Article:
The literary critic Stephanie Burt has deciphered the secret messages embedded in this triple-decker concrete poem. Earth, earth, earth. Ear, the art hearth. Hear the art, hear the art. Sampling a jeremiad from the King James Bible—“O earth, earth, earth, hear the word of the Lord”—Johnson composes a manifold matrix of worlds (and hearts). It’s one thing to register the verse in universe and another entirely to construct a poetics of the multiverse. The erasurist’s decision not to delete the s that pluralizes his book’s title makes worlds of this difference. Radi Os isn’t a radio; it’s an orchestra of radios. Well, that’s not quite right. See that caesura fracturing the poem’s title? An imaginary number of broken “radi os” hums and buzzes inside this literary hyperobject. One radio may tune into a single frequency at a time, but a chorus of broken radios can broadcast everything from an infernal racket to the music of the spheres all at once. “You don’t tamper with Milton to be funny,” our holy fool may attest, but for all its radical theology, Radi Os is, in the end, a divine musical comedy.

Listen carefully, and you’ll hear a marvelously cracked piece of postmodern music playing behind the curtain of Johnson’s literary erasure. At a party with his students one night—so the story goes—the poet first heard a recording of Baroque Variations, by the composer Lukas Foss. At one point in the work, a xylophone spells out Johann Sebastian Bach in Morse code. Elsewhere, a highly trained musician smashes a bottle with a hammer. Johnson’s various enthusiasms must have lined up nicely that evening, because he embarked upon the “solitary quest in the cloud chamber” that would become Radi Os the very next day. In the dedicatory note to his book, Johnson quotes Foss’s liner notes for Variation I—on a larghetto by Handel—as a sort of key to his own work:

Groups of instruments play the Larghetto but keep submerging into inaudibility (rather than pausing). Handel’s notes are always present but often inaudible. The inaudible moments leave holes in Handel’s music (I composed the holes). The perforated Handel is played by different groups of the orchestra in three different keys at one point, in four different speeds at another.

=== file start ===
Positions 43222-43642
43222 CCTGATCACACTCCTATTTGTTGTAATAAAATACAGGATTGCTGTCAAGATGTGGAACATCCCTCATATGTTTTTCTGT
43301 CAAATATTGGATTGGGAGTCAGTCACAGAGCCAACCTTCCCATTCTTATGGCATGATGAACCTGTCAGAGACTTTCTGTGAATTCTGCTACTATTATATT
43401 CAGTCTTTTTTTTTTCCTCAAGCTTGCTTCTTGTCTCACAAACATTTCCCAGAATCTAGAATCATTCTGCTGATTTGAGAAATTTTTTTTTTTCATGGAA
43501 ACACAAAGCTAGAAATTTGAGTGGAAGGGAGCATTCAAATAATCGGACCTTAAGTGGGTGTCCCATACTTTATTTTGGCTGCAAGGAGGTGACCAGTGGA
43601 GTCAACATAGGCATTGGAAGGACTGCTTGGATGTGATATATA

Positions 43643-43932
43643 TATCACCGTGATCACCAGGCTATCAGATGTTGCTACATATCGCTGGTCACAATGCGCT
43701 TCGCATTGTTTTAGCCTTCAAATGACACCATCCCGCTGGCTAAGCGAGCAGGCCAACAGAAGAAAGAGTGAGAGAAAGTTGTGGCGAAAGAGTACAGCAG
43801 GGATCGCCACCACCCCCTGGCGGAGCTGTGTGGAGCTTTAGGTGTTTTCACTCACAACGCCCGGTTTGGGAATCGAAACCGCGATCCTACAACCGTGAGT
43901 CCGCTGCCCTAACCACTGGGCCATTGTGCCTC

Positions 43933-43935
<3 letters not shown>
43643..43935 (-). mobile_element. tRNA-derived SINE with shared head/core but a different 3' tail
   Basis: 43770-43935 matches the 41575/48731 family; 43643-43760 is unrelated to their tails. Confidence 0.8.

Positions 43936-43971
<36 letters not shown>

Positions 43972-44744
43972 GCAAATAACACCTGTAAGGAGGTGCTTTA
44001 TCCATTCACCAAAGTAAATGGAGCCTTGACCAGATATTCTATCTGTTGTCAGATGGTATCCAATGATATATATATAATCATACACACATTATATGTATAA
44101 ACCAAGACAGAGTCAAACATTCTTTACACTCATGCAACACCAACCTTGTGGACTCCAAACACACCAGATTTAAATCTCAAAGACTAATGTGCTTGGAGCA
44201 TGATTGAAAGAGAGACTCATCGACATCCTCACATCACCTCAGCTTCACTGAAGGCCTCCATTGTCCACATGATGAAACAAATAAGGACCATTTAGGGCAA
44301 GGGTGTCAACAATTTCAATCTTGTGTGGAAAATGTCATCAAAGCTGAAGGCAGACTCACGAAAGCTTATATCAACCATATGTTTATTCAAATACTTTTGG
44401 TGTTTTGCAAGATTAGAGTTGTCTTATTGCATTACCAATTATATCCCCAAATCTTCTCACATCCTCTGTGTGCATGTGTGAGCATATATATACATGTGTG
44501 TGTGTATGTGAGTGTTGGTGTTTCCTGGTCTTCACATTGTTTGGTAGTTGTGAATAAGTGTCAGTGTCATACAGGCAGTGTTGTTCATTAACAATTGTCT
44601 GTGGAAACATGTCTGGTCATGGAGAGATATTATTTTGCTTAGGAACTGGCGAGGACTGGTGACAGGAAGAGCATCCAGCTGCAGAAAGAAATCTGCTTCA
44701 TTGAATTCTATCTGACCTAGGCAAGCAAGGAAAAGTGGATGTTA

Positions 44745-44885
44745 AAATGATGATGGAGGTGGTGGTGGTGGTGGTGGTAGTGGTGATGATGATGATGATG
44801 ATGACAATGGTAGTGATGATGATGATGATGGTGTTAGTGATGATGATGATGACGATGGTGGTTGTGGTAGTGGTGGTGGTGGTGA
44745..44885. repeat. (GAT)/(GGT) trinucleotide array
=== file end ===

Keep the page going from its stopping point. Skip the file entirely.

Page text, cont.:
Handel’s larghetto, from the Concerto Grosso, op. 6, no. 12, may very well be the most beautiful melody the composer ever wrote. It’s easy enough to find online, if you’d like to hear the “always present but often inaudible” original music behind Foss’s détourned Variation I sometime. Then listen to the Foss, and you’ll experience the otherworldly beauty of Handel under eclipse. It’s hard not to hear broken radios searching for a classical music broadcast in this perforated larghetto’s eerie harmonics and bursts of sonority. If you find Radi Os slow going, try reading it as the libretto for a post-structuralist space opera—lyrics erased by Johnson, score perforated by Foss.

The wonder of variations—in music, in poetry, in evolutionary biology, and elsewhere—is how one variation begets another, though you never know what you’ll beget. Perforating Paradise Lost, Johnson produced a literary variation on Foss’s musical variation on a Baroque artist who composed dozens of variations of his own—including Hephaestus’s favorite, “The Harmonious Blacksmith.” To see how Radi Os makes possible even further variations on itself, let’s look at the original passage in the 1892 edition of Paradise Lost on the page where Satan’s shield first appears.

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Image courtesy of the Ronald Johnson Collection, Kenneth Spencer Research Library, University of Kansas. Used with permission of the Literary Estate of Ronald Johnson.

What if somebody other than Johnson—say, a young woman in rural New England on a snowy night long ago—were to compose her own holes in this dark material?







Here                                              in my




        unhappy mansion




                             that voice






                    scarce     ceased






                                          in her        globe



                                  marle                            steps

On                               and


It’s hardly “Because I could not stop for Death,” but you get the idea. There are innumerable poems encrypted in the “harmonious numbers” of Paradise Lost. I even hear echoes of the sadly underrated poet, Star Trek aficionado, and Ronald Johnson enthusiast Srikanth Reddy in this literary cloud chamber.

The mind is














                                              the                 edge

Of                       it